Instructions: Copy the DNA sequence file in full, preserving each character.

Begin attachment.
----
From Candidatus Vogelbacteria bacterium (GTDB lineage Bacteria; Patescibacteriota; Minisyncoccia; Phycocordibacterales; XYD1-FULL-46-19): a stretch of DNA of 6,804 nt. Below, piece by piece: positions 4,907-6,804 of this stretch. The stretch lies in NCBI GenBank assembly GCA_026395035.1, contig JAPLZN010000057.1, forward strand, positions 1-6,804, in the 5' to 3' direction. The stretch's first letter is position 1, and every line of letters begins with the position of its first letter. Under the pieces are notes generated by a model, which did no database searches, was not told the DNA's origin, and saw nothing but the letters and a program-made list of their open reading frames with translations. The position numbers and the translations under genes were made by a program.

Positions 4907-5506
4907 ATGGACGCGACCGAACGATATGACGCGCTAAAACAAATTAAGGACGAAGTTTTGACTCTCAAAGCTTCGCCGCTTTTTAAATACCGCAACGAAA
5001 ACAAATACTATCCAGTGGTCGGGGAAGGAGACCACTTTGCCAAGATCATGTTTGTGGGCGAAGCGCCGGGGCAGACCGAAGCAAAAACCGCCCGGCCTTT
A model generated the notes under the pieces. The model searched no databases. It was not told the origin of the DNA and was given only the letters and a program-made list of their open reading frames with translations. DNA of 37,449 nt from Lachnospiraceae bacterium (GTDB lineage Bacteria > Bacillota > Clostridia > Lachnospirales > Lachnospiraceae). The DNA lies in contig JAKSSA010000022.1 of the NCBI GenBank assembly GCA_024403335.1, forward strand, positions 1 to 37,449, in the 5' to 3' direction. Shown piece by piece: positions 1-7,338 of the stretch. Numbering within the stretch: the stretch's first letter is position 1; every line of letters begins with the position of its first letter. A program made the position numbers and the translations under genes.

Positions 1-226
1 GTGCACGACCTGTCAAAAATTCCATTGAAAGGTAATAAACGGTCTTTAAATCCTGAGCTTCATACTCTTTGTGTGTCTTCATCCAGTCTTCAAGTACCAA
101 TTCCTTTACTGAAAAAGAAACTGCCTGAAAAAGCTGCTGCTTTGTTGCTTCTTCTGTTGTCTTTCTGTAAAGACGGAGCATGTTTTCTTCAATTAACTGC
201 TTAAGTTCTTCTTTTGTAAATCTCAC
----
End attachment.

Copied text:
From Candidatus Vogelbacteria bacterium (GTDB lineage Bacteria; Patescibacteriota; Minisyncoccia; Phycocordibacterales; XYD1-FULL-46-19): a stretch of DNA of 6,804 nt. Below, piece by piece: positions 4,907-6,804 of this stretch. The stretch lies in NCBI GenBank assembly GCA_026395035.1, contig JAPLZN010000057.1, forward strand, positions 1-6,804, in the 5' to 3' direction. The stretch's first letter is position 1, and every line of letters begins with the position of its first letter. Under the pieces are notes generated by a model, which did no database searches, was not told the DNA's origin, and saw nothing but the letters and a program-made list of their open reading frames with translations. The position numbers and the translations under genes were made by a program.

Positions 4907-5506
4907 ATGGACGCGACCGAACGATATGACGCGCTAAAACAAATTAAGGACGAAGTTTTGACTCTCAAAGCTTCGCCGCTTTTTAAATACCGCAACGAAA
5001 ACAAATACTATCCAGTGGTCGGGGAAGGAGACCACTTTGCCAAGATCATGTTTGTGGGCGAAGCGCCGGGGCAGACCGAAGCAAAAACCGCCCGGCCTTT
A model generated the notes under the pieces. The model searched no databases. It was not told the origin of the DNA and was given only the letters and a program-made list of their open reading frames with translations. DNA of 37,449 nt from Lachnospiraceae bacterium (GTDB lineage Bacteria > Bacillota > Clostridia > Lachnospirales > Lachnospiraceae). The DNA lies in contig JAKSSA010000022.1 of the NCBI GenBank assembly GCA_024403335.1, forward strand, positions 1 to 37,449, in the 5' to 3' direction. Shown piece by piece: positions 1-7,338 of the stretch. Numbering within the stretch: the stretch's first letter is position 1; every line of letters begins with the position of its first letter. A program made the position numbers and the translations under genes.

Positions 1-226
1 GTGCACGACCTGTCAAAAATTCCATTGAAAGGTAATAAACGGTCTTTAAATCCTGAGCTTCATACTCTTTGTGTGTCTTCATCCAGTCTTCAAGTACCAA
101 TTCCTTTACTGAAAAAGAAACTGCCTGAAAAAGCTGCTGCTTTGTTGCTTCTTCTGTTGTCTTTCTGTAAAGACGGAGCATGTTTTCTTCAATTAACTGC
201 TTAAGTTCTTCTTTTGTAAATCTCAC